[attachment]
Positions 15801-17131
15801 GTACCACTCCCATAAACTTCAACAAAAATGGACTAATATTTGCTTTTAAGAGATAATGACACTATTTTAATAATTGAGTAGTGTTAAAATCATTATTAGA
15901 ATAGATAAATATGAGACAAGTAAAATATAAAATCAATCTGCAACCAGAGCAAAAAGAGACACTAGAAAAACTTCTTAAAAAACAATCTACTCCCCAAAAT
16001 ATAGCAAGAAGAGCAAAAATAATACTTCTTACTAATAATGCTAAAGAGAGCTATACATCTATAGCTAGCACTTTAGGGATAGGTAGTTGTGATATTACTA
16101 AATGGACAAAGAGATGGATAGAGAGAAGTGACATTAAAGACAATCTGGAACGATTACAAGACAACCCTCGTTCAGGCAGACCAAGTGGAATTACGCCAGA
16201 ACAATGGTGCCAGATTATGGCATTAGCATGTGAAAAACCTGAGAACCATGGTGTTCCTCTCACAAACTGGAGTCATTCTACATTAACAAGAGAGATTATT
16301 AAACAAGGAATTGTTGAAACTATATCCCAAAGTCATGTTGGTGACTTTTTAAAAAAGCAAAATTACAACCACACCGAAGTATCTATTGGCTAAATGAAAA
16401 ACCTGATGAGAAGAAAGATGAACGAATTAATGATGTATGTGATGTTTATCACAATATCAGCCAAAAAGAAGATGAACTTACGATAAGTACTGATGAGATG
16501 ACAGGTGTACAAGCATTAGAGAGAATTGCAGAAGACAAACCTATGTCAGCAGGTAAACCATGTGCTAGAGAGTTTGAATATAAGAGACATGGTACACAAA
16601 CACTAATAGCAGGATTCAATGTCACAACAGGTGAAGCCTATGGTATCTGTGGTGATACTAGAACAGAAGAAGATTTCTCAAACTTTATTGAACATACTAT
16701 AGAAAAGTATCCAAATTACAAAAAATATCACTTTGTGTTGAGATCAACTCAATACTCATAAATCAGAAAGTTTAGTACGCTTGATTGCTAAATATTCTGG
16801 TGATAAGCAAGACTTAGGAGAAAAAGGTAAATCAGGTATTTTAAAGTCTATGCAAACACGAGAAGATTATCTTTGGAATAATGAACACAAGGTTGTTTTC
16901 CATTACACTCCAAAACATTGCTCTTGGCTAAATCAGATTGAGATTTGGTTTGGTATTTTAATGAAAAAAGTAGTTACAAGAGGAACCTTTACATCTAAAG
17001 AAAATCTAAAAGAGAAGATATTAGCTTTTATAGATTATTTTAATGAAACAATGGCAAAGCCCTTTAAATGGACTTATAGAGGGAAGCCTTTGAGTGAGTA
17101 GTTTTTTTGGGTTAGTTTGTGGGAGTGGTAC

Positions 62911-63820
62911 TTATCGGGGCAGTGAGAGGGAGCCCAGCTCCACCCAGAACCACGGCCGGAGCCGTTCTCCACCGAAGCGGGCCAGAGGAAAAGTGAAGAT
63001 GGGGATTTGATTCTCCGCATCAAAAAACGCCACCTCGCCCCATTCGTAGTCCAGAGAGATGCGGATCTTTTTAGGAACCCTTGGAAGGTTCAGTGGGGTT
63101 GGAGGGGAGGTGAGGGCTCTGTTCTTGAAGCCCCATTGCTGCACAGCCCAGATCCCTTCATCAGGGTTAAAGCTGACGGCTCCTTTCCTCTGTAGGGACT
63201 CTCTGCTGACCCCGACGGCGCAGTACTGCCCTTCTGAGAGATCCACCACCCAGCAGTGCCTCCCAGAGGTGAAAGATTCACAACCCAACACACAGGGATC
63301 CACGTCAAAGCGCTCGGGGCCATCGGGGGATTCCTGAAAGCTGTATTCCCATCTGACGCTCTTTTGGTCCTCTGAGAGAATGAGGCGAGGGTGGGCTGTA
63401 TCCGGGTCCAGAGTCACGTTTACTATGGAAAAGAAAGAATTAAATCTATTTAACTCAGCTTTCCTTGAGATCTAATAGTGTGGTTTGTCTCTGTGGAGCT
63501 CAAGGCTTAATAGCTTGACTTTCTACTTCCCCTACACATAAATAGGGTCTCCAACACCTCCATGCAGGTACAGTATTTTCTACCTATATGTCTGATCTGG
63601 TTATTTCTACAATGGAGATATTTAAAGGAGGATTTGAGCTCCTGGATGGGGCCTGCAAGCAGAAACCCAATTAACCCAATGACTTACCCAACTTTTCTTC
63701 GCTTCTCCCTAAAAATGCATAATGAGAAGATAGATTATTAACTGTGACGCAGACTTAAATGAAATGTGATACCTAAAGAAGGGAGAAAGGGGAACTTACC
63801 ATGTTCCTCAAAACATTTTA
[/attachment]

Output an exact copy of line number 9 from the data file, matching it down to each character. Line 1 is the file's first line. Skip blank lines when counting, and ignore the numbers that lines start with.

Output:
16501 ACAGGTGTACAAGCATTAGAGAGAATTGCAGAAGACAAACCTATGTCAGCAGGTAAACCATGTGCTAGAGAGTTTGAATATAAGAGACATGGTACACAAA